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The Game of Jiu Jitsu
You've probably heard the phrase "your BJJ game". Someone's jiu jitsu game typically refers to the moves, techniques or positions, that a particular person tends to use in training or competition. Though at some point we think we're going to master the art by the time we reach that coveted black belt, the sobering truth is that the immense landscape of the art makes it almost impossible for any one practitioner to master every possible technique that is out there and available to them.
So should we stare into the infinite horizon ahead of us when looking at all of the possible BJJ moves and despair? Absolutely not, part of the beauty in studying the art of jiu jitsu is to jump in and develop a game that's as individual as we are. Many things can influence the development of your own unique and individual BJJ game. Let's look at three very impactful forces on how one's game develops and gets shaped over time.
Your Instructor and your game
The academy and instructor that you begin to learn jiu jitsu will have a major effect on how your BJJ game develops. The style or approach of that instructor will shape the curriculum which will shape the techniques that one is exposed to as a student. For example, if one is studying at a school that has an competitive BJJ or MMA focus, he or she will be exposed to a different curriculum and menu of techniques than one would see at a certified Gracie Academy. Like the old nature versus nurture argument, our jiu jitsu is a product of our environment. There is nothing inherently wrong with differences, it is simply something that one must consider when they are developing their particular game plans and assessing their goals. If you have aspirations of being a submission only specialist, you may not make the best progress at a more traditional academy that trains only in the Gi and does not teach any leg attacks.
You and your game
In this section, we will look at a few physical aspects of the martial art that will shape your game plan. Let's say you are an older practitioner who got into jiu jitsu in your 40's or 50's. If you are an average person who doesn't have experience as a contortionist or gymnast, the inverted guard game filled with berimbolo on top of berimbolo might not be your first choice of guards you want to strive to master. It's important through your exposure to the art to find techniques that work for you and do not require body mechanics that are simply impossible. If you have hip flexibility issues or your leg length is shorter, perhaps triangles will not be an integral part of your game plan. Now, can you make improvements to your hip flexibility? Can you make modifications to your triangles or use variations that allow you to exploit your particular body style? Absolutely, but in the grand scheme of life, it's important to look at the return on investment. Perhaps a different type of submission comes really easy to me. Maybe it would be better for me to perfect all of the different ways this technique can be implemented, rather than try to force something that will take an endless amount of time to get better at. Again, there is no right or wrong way to go, simply another point to consider.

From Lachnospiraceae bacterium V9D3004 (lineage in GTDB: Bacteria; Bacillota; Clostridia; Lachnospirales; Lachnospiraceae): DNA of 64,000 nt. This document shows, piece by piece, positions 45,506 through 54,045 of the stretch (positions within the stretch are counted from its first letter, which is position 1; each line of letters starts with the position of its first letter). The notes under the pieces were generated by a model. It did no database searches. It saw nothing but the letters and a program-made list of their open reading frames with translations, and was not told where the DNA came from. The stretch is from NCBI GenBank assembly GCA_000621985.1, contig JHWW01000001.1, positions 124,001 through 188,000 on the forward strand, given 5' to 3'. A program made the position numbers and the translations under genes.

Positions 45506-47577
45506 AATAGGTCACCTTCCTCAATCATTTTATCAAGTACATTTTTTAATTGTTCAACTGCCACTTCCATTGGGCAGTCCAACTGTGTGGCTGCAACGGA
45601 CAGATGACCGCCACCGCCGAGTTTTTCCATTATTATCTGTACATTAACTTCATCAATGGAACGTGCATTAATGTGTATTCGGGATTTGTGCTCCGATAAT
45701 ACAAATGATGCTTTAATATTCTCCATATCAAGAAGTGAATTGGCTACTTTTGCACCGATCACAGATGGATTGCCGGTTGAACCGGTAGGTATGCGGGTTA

Your goals and your game
Lastly, when developing your own BJJ game, it's important to examine what your own goals are. If you are a casual practitioner, you will develop a handful of go to moves and probably be content to continue to improve them while dabbling a bit in the latest flashy technique. But if you plan to be a competitor on even the smallest of stages, this mentality will not save you from even the average competitor who has done their homework and learned slick techniques and defenses that will make your head and your joints spin. Each road is long and will be filled with amazing joy and even a bit of frustration, but at the end, if you've set your goals and followed your path, the reward will be immeasurable.
In the video below, legendary instructor and BJJ black belt under Rickson Gracie, Luis Heredia almost casually shows some of his playful BJJ philosophy that can inject your game with new found energy. And for more information on creating a complete BJJ game, check out this article from BJJ Fanatics here.
In this video, Professor Heredia stresses two very key points that are extremely valuable when developing your own game. First and foremost, if we treat the study of jiu jitsu as a game, we open ourselves up to a much deeper understanding of the ups and downs because we realize that at the end of the day, it's just a game and having a bad day on the mats is never going to be the end of the world. We must simply dust ourselves off and get back out there the next day or next session.
Secondly, controlling a position should always come before "the kill" or the submission. Once we've got our opponents or partners completely controlled, a myriad games open up for us to take advantage of and allow us to secure victory.
So get out there and start developing your game by exposing yourself to the beautiful art of jiu jitsu. Using the guidance of your academy and instructor, you will be able to traverse the broad universe of techniques available to you. And then by looking at your goals and your particular attributes, you will piece together the best possible game for you.
Now's your chance to take advantage of the legendary instruction of Luis Heredia one of Rickson Gracie's longest tenured students. With his 4 DVD "Pure Jiu Jitsu" instructional series you will reclaim what many argue the art of BJJ has lost with the rise of jiu jitsu's popularity, it's essence and foundation. Whether you're a competitor or not, this series will give you a new way to look at the old moves that you may not have fully mastered.